Whitfield Lovell is internationally renowned for his installations that incorporate masterful Conte crayon portraits of anonymous African Americans from between the Emancipation Proclamation and the Civil Rights Movement. Using vintage photography as his source, Lovell often pairs his subjects with found objects, evoking personal memories, ancestral connections, and the collective American past. In 2007, Lovell was awarded with a MacArthur Foundation fellowship, often referred to as the “genius grant.”
From October 2016 to January 2017, The Phillips Collection in Washington, DC, hosted The Kin Series and Other Related Works. The major exhibition focused on Lovell's Kin series and his most remarkable Tableaux and other installations. A monograph, Whitfield Lovell Kin, was published in tandem with the exhibition by Skira Rizzoli.
From May to October of 2013, The Hunter Museum of American Art, Chattanooga, TN hosted a major exhibition of works by Whitfield Lovell. The exhibition featured works from the last five years of Lovell’s career, including large-scale tableaux, as well as Deep River, a new site-specific installation. The installation explores ideas of memory, identity, freedom and passage, and it includes portraits on wooden discs as well as video and sound elements.
History and memory have inspired Lovell’s work for a number of years. During the 1980s and early 1990s, he created large-scale oil stick and charcoal drawings that allegorically examined issues of family, identity, gender, love, death, loss, and the passage of time. Lovell was working mostly from family photographs, juxtaposed with symbols and found images.
Lovell’s most recent works are his “tableaux,” in which he combines Conte crayon portraits on antique wood panels with found objects. Lovell draws upon a personal archive of hundreds of studio photographs of anonymous African Americans, most dating from the early years of the twentieth century. It is by looking through these tintypes, cabinet cards, bubble-glass portraits, and postcards that Lovell develops each individual work. Once an image has captured his attention, Lovell draws freehand in charcoal on the panels, which range in size from small, hand-size discs to multiple large pieces that extend across a museum wall. Lovell gives careful thought to the grain and texture of each surface as well as to any remnants of color from paint or wallpaper, making the background for each drawing as unique as the person depicted. Lovell then adds found objects in an intuitive process that varies from piece to piece to create three-dimensional tableaux.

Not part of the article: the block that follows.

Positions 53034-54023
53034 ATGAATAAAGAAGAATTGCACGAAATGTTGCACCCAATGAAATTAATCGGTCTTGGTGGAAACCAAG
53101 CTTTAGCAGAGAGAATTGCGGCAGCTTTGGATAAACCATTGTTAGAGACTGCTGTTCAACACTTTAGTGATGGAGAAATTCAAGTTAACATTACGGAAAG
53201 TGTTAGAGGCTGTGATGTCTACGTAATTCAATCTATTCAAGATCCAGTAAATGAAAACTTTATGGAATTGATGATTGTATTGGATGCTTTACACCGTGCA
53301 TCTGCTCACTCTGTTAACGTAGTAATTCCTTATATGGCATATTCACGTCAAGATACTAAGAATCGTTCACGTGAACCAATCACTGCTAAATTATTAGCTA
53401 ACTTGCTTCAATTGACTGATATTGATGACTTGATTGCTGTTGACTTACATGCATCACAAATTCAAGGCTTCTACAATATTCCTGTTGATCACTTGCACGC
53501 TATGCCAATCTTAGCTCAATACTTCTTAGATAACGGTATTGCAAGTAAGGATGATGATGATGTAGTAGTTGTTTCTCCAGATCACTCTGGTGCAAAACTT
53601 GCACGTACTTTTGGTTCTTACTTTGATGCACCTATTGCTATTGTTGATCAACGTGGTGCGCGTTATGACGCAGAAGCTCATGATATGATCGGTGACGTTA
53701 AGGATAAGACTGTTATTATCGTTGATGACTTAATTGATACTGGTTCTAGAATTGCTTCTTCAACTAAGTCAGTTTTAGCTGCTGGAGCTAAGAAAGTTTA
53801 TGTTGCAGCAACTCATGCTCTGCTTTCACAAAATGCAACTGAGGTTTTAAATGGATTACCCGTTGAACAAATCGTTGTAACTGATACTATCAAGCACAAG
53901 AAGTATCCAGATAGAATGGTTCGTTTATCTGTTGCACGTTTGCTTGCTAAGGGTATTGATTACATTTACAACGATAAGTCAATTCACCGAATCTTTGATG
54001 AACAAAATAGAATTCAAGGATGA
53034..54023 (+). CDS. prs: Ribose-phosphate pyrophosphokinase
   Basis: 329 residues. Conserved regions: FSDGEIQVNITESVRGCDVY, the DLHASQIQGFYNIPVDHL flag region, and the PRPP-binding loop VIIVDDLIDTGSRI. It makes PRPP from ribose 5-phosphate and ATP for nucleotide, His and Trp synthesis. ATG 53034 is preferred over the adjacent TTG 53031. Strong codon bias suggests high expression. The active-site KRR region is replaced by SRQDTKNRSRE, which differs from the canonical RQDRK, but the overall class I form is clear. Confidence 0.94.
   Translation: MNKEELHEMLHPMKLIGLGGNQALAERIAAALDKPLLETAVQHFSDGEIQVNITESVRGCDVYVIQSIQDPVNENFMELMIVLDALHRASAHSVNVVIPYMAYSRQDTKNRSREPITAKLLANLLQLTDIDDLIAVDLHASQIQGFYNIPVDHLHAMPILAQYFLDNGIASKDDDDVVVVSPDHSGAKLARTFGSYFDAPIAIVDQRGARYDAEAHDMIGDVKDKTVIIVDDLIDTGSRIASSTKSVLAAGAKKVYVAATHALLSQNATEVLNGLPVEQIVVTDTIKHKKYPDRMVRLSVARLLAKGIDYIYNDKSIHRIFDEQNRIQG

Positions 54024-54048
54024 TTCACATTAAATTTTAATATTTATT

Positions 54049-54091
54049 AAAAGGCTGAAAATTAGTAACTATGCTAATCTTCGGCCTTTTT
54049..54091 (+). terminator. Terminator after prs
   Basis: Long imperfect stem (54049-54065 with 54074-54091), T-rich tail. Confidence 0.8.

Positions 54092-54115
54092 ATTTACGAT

Recent works also include Lovell’s Kin Series, a group of Conte crayon drawings on paper that feature stark portraits of early- to mid-20th-century African Americans. As in Lovell’s tableaux, these images are paired with objects including playing cards, flags, ropes, vessels, and jewelry, suggesting personalities or life experiences. Lovell’s inspiration comes from songs, films, and poems, which he alludes to in the titles of the works, compounding the psychological and sociological resonances of each piece.
The freestanding tableaux developed out of a series of installations that Lovell has created over the past twenty years. Lovell’s first installations, in a 19th-century slave-trader’s mansion in Italy, in an abandoned 1930s row house in Houston, Texas, and in the former barracks of a 16th-century Spanish fort in Havana, Cuba, recognized and utilized the ambiance of the existing historical spaces. Lovell began by making marks on the walls and progressively worked his way out into three-dimensional, theatrical space.
Lovell’s fourth installation, Whispers From the Walls, was created during a residency at the University of North Texas Art Gallery in Denton during spring of 1999. Here, in a nondescript modern gallery space, Lovell created a small rectangular house built of salvaged boards with various colors of peeling paint. The floor of the gallery was covered with soil and old clothing, over which viewers walked to get to the house. Inside was a single room complete with furniture, clothing, personal and household objects, and sound. Life-size charcoal drawings were made directly on the walls, suggesting past residents who might have inhabited similar spaces. The exhibition received much critical acclaim and toured nationally, appearing at venues including the Seattle Art Museum and New York’s Studio Museum in Harlem.
Lovell’s major installations include: Visitation: The Richmond Project, which traveled to the University of Wyoming in Laramie, the Columbus Museum in Georgia, and the Museum of Contemporary Art in Sydney, Australia; SANCTUARY: The Great Dismal Swamp at the Contemporary Art Center of Virginia in Virginia Beach, VA; and Grace: A Project by Whitfield Lovell at the Bronx Museum of the Arts in New York City.
Works by Whitfield Lovell are featured in major museum collections including The Whitney Museum of American Art, NY; The Metropolitan Museum of Art, NY: The Corcoran Gallery, Washington, DC; The Smithsonian American Art Museum, DC; The Smithsonian National Museum of African American History and Culture, DC; Pennsylvania Academy of the Fine Arts, PA; The Yale University Art Gallery; The Hunter Museum of American Art, Chattanooga, TN; The Brooklyn Museum, NY; The Studio Museum in Harlem, NY; Seattle Art Museum, WA, and many others.